Still overlooked in the immigration discussion are Asian Americans, who are the fastest growing demographic group in the country—and one of the most diverse. The bulk of Asian American immigrants (83 percent) come from China, the Philippines, India, Vietnam, Korea, and Japan. At present, they’re 5.8 percent of the total population, nearly half of whom live in the West, with a large concentration on the Pacific coast. Seventy-four percent of Asian American adults were born outside of the United States, and in 2009—according to the Pew Research Center—Asian American immigration outpaced Hispanic immigration for the first time in recent history:
The Republican Party’s standing with Latinos is solid compared to where it is with Asian Americans. A whopping 73 percent of Asians supported Barack Obama in the 2012 presidential election, up 11 percent from four years ago. When you disaggregate by nationality, the difference between Asian support for Obama and Romney is even more stark and begins to approach African American-levels of support for the president. I made a quick chart to illustrate the point, using data from Asian American Legal Defense and Education Fund’s multilingual presidential exit poll (Japanese Americans were included in the survey, but the sample size was too small to break out separately):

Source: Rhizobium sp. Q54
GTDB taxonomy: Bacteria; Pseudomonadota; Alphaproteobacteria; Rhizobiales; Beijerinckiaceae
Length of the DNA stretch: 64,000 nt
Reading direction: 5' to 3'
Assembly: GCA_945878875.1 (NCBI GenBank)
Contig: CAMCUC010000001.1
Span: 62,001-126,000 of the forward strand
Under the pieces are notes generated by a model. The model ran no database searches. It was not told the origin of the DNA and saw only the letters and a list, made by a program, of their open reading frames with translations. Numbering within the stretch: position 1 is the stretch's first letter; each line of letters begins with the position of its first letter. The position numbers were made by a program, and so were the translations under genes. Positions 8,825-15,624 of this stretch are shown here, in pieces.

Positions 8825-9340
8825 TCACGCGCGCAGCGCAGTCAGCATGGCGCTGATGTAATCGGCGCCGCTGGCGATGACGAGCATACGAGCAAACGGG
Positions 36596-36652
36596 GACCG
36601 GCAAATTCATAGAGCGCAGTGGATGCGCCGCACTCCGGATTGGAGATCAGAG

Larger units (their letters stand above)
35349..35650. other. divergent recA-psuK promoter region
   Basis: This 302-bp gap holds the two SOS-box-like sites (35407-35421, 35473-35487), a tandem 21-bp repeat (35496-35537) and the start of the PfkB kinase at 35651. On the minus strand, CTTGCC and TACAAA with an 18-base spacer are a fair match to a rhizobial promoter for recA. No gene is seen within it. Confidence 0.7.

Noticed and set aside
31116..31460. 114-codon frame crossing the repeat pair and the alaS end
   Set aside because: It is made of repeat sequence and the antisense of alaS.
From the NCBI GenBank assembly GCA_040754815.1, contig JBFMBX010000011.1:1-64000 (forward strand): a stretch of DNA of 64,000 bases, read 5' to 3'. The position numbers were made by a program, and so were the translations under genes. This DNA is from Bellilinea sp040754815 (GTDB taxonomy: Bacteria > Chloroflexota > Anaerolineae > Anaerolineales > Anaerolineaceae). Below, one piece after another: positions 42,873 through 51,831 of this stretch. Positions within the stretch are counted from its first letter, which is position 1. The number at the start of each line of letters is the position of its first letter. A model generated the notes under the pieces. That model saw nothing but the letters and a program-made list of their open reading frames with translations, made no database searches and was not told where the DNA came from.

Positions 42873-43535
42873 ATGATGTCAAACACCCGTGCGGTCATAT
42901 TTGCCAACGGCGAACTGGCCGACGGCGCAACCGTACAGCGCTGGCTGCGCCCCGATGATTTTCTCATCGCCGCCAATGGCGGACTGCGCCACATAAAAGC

Obama won the three largest demographic groups—Chinese, Indian, and Filipino Americans—with more than 76 percent support. Filipino identification with the GOP is as large as you would expect—26 percent are enrolled in the Republican Party—but only 9 percent of Indian and Chinese Americans identify with the GOP.
Simply put, the Republican Party has an “Asian problem” that rivals their “Latino problem” in size and scope. So far, it’s gone under the radar. But given the pace of Asian immigration to the United States—and the growing Asian populations of states like Virginia, North Carolina, and Georgia—Republicans can’t ignore it for long.